Fitballs are lightweight and affordable, primarily used for core exercises.


A bench is useful for both strength training moves like bench presses, or cardio moves like bench jumps.

Gym equipment for recovery

And finally, it’s important to invest in items for post-workout recovery. While you don’t need equipment to do stretches, there are some items that can help enhance your recovery sessions:

Yoga mat 

Yoga mats are useful for stretching, to support your knees and joints and soften any hard flooring.

Foam roller

A foam roller is a helpful recovery tool, allowing you to stretch out your muscles and reduce muscle soreness.

Trigger point ball

Trigger point balls target specific muscles points, allowing you to roll out any tense knots or tight areas in recovery sessions.

3. Set up your space

Once you know which equipment you will be using,  you can then begin to set up your space. It’s important to get your space ready so that whenever you want to work out, you have a place to go that’s ready for it, and doesn’t require too much additional work on your side for setting up before you workout.

  • Get a full-length mirror

If you have the space, a great addition to your home gym is installing a full-length mirror. This is not for vanity reasons: a full-length mirror has two important purposes. The first is that you’ll be able to easily monitor your form to make sure you’re performing exercises correctly, and the second is that mirrors add more dimension and light to a room, making it look more spacious.

  • Organize the space

Make sure the space is de-cluttered and organized. This is so that you have plenty of room when working out, and that you feel totally comfortable in your home gym. The more comfortable you are in the space, the more likely you are to be motivated to actually go workout in it.

This might mean adding in additional storage solutions to store your gym equipment in, or reorganizing an existing space to make it less cluttered for your workouts.

  • Set up your equipment

Next up, find a permanent home for your chosen gym equipment. If you’re only using small weights and a yoga mat, for example, you may only need a storage cupboard to store them in when not in use. If you’re investing in larger items like a barbell and rack, however, these will need a permanent home in the gym space.

Regardless of which equipment you have, it’s important that they have a permanent place where you store them so that you don’t lose them and you’re able to create a sense of permanence in your gym environment.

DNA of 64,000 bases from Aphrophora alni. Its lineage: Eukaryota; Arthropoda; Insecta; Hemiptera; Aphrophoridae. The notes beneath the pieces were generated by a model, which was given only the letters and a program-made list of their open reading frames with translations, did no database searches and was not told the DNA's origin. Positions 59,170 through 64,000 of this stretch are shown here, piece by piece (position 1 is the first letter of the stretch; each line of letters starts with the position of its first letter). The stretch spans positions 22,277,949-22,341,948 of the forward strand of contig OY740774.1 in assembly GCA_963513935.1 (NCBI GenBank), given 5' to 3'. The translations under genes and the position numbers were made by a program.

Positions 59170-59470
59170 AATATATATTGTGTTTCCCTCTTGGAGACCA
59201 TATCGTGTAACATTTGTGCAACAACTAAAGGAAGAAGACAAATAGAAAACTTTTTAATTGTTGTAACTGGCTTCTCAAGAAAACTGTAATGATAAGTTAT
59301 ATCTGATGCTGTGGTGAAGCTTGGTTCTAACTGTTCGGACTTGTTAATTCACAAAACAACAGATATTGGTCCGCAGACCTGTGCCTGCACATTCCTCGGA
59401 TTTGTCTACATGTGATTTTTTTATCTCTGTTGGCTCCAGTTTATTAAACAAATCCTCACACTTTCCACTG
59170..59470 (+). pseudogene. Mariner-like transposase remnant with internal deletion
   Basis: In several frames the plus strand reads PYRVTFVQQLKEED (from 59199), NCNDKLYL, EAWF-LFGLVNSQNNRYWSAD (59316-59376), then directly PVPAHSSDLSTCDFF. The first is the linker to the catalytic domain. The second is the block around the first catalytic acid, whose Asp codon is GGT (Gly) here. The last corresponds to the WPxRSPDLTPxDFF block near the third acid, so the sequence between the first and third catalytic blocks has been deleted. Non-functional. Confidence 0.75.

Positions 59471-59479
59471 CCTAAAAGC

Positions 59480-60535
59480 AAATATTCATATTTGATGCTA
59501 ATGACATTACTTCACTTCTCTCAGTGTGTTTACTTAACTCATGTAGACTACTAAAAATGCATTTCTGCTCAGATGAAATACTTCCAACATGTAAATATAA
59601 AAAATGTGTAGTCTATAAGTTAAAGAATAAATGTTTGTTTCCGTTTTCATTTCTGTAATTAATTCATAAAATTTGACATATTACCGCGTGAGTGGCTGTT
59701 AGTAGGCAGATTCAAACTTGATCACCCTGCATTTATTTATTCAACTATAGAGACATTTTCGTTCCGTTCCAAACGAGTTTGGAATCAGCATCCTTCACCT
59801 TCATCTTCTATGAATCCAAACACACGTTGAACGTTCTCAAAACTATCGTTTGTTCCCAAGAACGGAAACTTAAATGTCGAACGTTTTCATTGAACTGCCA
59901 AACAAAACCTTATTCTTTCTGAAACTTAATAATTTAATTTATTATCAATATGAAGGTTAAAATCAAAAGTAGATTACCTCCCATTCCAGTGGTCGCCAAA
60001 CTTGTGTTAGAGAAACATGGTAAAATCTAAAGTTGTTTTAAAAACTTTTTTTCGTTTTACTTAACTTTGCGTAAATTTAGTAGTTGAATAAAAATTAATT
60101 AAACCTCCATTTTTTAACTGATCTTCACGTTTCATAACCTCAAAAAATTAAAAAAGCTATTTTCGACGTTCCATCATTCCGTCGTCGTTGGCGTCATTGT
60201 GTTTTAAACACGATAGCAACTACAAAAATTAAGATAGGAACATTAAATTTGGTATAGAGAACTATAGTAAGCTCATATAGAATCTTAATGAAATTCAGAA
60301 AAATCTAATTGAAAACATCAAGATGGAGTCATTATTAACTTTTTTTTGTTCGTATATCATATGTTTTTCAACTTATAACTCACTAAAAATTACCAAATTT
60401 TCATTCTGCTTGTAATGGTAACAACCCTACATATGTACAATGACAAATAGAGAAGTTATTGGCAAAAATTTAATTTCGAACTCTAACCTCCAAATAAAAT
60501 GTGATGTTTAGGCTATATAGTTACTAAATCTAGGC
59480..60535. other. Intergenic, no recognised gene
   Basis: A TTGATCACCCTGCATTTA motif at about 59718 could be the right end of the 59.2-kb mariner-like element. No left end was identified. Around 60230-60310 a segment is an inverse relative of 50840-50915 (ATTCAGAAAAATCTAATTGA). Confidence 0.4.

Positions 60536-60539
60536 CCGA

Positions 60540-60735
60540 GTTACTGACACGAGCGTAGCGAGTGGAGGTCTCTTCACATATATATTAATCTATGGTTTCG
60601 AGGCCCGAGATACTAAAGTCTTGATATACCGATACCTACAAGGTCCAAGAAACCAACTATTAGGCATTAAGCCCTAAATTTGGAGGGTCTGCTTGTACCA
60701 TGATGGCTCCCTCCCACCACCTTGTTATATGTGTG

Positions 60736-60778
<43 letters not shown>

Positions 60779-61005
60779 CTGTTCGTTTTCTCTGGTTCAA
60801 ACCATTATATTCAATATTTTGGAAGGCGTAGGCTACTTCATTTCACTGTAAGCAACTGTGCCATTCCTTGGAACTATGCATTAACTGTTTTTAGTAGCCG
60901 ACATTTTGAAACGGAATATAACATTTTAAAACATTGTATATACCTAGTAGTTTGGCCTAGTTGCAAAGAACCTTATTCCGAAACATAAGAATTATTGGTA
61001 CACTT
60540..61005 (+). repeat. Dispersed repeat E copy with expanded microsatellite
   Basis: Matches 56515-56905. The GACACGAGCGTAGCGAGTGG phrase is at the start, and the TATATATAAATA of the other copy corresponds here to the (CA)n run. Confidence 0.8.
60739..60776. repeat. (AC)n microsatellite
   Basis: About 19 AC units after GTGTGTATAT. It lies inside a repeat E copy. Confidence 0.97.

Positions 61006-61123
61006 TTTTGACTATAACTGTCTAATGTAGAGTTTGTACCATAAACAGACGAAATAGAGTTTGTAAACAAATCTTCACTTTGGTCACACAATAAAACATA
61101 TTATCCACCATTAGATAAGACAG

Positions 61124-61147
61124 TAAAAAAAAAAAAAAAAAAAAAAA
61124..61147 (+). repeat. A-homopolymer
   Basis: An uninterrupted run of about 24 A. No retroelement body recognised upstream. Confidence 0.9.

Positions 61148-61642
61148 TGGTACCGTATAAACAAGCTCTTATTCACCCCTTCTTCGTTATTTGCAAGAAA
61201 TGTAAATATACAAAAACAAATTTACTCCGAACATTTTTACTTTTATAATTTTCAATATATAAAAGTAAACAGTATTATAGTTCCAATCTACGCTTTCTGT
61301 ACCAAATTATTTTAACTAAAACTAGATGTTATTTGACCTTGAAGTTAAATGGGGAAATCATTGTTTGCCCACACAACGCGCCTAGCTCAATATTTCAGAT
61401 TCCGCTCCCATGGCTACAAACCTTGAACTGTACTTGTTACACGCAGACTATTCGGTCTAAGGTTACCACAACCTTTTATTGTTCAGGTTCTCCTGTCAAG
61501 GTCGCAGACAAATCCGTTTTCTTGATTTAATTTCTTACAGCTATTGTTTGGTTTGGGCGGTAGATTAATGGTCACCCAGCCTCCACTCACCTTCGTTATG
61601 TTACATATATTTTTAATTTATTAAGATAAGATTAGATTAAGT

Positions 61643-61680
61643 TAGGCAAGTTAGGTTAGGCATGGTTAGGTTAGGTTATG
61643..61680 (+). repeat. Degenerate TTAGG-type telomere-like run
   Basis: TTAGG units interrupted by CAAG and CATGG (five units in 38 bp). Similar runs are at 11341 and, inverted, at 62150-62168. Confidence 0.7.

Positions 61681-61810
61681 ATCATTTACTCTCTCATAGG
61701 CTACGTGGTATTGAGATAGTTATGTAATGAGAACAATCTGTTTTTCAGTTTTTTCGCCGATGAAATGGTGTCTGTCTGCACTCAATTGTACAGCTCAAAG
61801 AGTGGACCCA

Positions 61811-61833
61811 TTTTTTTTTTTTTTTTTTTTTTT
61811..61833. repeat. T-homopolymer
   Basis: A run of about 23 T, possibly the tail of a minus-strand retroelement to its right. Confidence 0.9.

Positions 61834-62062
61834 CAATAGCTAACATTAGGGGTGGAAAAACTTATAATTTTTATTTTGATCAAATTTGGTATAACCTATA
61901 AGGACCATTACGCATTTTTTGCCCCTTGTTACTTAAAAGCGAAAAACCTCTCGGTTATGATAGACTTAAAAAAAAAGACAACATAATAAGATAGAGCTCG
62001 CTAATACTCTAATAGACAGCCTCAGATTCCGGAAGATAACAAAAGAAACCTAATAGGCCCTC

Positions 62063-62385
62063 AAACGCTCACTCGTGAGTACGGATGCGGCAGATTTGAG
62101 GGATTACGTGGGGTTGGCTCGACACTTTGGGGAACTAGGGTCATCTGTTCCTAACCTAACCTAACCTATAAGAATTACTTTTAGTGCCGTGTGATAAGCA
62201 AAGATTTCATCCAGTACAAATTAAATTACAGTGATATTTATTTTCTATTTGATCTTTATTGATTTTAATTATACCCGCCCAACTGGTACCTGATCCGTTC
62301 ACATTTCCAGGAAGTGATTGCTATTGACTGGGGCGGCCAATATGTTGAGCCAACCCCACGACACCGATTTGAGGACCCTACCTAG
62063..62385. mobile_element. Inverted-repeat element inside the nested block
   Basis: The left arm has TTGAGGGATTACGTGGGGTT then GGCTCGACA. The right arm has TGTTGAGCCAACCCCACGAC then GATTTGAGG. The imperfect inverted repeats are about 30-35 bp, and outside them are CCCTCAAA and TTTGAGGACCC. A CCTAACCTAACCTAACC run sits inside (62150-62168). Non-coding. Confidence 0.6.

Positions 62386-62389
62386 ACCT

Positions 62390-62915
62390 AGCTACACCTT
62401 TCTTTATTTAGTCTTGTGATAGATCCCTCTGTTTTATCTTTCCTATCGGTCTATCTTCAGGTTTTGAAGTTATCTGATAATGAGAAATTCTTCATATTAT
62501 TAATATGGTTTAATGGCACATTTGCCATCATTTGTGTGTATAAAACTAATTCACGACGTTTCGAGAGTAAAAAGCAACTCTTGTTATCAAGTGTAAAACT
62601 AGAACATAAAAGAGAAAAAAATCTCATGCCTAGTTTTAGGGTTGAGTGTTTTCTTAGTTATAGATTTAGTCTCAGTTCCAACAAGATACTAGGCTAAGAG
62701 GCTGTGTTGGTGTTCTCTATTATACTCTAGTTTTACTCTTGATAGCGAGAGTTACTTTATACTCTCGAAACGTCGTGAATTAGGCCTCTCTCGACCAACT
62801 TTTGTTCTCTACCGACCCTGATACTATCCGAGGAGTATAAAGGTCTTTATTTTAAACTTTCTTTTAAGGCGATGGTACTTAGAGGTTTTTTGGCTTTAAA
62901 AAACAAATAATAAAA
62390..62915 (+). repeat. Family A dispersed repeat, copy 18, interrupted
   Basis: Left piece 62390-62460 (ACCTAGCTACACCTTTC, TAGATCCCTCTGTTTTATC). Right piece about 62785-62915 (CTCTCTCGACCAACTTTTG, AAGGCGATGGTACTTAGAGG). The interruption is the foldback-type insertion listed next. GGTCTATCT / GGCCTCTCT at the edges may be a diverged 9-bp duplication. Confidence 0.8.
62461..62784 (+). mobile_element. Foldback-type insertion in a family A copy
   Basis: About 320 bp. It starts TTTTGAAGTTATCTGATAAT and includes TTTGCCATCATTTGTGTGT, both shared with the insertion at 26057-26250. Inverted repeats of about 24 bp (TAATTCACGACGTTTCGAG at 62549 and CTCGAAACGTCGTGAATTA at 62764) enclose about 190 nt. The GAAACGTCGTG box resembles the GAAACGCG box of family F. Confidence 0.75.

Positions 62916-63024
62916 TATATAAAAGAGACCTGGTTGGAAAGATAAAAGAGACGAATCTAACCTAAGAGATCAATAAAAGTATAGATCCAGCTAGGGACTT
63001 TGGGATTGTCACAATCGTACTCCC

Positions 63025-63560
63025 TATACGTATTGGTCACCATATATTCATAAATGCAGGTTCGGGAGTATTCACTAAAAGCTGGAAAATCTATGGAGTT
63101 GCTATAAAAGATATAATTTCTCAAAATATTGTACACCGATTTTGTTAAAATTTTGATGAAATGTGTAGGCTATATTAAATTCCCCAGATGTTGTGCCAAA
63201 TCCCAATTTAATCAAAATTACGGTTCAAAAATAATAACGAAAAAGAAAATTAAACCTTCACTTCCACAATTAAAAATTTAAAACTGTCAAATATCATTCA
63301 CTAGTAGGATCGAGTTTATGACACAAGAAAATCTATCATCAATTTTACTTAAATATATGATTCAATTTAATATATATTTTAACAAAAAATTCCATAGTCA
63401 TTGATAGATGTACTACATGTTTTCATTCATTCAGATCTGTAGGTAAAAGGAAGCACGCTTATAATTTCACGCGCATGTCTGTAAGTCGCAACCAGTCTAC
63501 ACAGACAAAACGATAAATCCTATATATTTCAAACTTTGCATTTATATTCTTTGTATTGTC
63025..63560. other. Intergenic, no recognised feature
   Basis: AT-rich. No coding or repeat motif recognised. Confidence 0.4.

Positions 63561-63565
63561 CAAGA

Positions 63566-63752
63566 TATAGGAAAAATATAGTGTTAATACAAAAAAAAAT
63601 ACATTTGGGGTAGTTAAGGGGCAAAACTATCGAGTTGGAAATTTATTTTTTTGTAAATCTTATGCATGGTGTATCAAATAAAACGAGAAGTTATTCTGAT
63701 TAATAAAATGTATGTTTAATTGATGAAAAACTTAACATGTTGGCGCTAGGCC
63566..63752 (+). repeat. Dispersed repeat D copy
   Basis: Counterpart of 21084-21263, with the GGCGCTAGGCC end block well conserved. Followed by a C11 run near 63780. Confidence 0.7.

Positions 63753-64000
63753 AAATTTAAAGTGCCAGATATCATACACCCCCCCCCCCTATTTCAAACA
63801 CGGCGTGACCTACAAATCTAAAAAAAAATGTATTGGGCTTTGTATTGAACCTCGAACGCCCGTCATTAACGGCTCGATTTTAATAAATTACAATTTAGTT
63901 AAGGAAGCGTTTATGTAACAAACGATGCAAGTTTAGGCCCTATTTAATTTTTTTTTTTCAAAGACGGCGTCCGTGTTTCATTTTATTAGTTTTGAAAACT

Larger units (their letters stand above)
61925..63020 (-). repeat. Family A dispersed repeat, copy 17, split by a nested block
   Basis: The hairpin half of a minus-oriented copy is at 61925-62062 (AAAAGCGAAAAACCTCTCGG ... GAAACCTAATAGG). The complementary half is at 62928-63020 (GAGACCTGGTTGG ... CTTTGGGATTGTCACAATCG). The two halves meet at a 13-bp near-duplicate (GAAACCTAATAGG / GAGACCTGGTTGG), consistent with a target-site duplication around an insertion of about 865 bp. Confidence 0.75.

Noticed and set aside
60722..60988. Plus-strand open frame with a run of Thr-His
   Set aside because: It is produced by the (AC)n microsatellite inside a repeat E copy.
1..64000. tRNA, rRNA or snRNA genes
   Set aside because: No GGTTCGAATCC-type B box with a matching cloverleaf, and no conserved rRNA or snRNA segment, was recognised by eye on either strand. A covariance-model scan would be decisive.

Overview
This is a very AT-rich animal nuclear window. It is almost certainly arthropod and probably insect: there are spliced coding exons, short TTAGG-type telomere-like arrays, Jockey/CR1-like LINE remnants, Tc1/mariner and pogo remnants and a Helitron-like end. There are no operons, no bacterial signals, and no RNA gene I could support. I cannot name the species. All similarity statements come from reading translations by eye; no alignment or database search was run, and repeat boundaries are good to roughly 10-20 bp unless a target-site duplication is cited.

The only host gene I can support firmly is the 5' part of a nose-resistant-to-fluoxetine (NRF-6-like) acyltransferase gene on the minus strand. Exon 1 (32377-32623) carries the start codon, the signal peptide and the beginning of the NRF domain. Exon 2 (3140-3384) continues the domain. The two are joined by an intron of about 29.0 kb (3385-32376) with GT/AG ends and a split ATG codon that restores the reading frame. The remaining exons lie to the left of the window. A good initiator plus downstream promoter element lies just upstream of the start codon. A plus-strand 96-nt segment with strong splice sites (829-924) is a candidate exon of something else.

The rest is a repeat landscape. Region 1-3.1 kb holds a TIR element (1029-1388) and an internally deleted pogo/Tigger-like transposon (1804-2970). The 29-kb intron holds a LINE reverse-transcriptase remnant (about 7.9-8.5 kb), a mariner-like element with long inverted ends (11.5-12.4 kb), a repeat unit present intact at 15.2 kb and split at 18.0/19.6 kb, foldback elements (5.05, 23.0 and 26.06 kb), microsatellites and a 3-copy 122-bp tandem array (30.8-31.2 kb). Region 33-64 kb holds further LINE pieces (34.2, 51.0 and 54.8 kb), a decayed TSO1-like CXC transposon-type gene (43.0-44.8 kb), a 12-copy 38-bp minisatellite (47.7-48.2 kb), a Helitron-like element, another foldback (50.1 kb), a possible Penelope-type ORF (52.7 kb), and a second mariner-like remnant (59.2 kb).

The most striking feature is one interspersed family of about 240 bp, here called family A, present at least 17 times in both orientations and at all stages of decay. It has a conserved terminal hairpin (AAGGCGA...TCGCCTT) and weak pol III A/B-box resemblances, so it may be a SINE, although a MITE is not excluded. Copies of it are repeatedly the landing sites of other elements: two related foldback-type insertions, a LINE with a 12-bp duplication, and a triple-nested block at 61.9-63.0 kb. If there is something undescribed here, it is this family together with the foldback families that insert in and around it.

• Make it motivational

Making your space motivational will encourage you to keep working out. You might like to decorate with motivational quotes or inspiring posters, color-coordinate your gym equipment, and/or add in speakers that you can automatically connect to your phone to play workout music. Whatever you choose, make your gym an inspiring place to be.

4. Keeping it clean and safe

An important part of setting up your home gym is making your environment clean and safe. This ensures there are no accidents or injuries, and you keep your space and equipment in good condition. Here are some ways to ensure your gym stays clean and safe:

  • Ensure you have spray and wipe on-hand to clean down any equipment after use
  • Wipe down your equipment and clean the space thoroughly after use
  • Always put equipment away safely and securely after use. This might mean putting it away in a cupboard, or making sure barbells are put away securely on the rack. Don’t leave any equipment lying around that could be hazardous.

Tips for creating your home gym on a budget

Creating a home gym does not have to be a massive expense. While you can invest in large amounts of brand new gym equipment, this is not necessary for building a home gym. Below are some ways you can create your home gym without breaking the bank.

Go for secondhand items

If you don’t have a huge budget for building your home gym but you’d still like to invest in equipment, don’t worry. Visit your local op shops, or go online to secondhand marketplaces – there are always people reselling their gym equipment for a cheaper price.

Buy items in bundles

If you want to buy your equipment first-hand, look out for bundles of gym equipment. It is often better value to purchase items as part of a bundle, rather than to buying pieces of equipment individually.

Invest in versatile equipment

When you first set up a home gym, the best thing you can do is select items that can be used in many different ways. This means that with just a few pieces, you can have a varied workout that incorporates different training styles.

Items like dumbbells, resistance bands, and a bench, are basic exercise tools that allow you to do many different kinds of exercises on them. Comparatively, a piece of equipment like a treadmill only allows you to run or walk. That’s not to say that treadmills aren’t a useful tool (they are), but they can take up unnecessary room if you’re tight on space, or are just getting started with setting up your home gym.

Skip on the equipment

If you want to work out at home but you don’t want to invest in equipment, then just skip on the equipment. You can still set up a motivational home gym without it. Bodyweight exercises and at home cardio can both easily be done with no equipment necessary. Try our Home Body Workout to get started with no-equipment exercises from home.